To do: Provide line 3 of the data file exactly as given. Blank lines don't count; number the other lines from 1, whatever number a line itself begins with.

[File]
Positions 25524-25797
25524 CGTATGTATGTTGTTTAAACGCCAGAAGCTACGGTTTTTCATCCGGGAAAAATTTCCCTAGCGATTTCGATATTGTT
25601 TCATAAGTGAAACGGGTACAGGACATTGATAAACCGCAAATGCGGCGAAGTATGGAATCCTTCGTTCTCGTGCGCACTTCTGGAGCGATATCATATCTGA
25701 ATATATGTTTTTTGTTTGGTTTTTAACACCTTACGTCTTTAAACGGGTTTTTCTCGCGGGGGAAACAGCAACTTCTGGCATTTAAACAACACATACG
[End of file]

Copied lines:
25601 TCATAAGTGAAACGGGTACAGGACATTGATAAACCGCAAATGCGGCGAAGTATGGAATCCTTCGTTCTCGTGCGCACTTCTGGAGCGATATCATATCTGA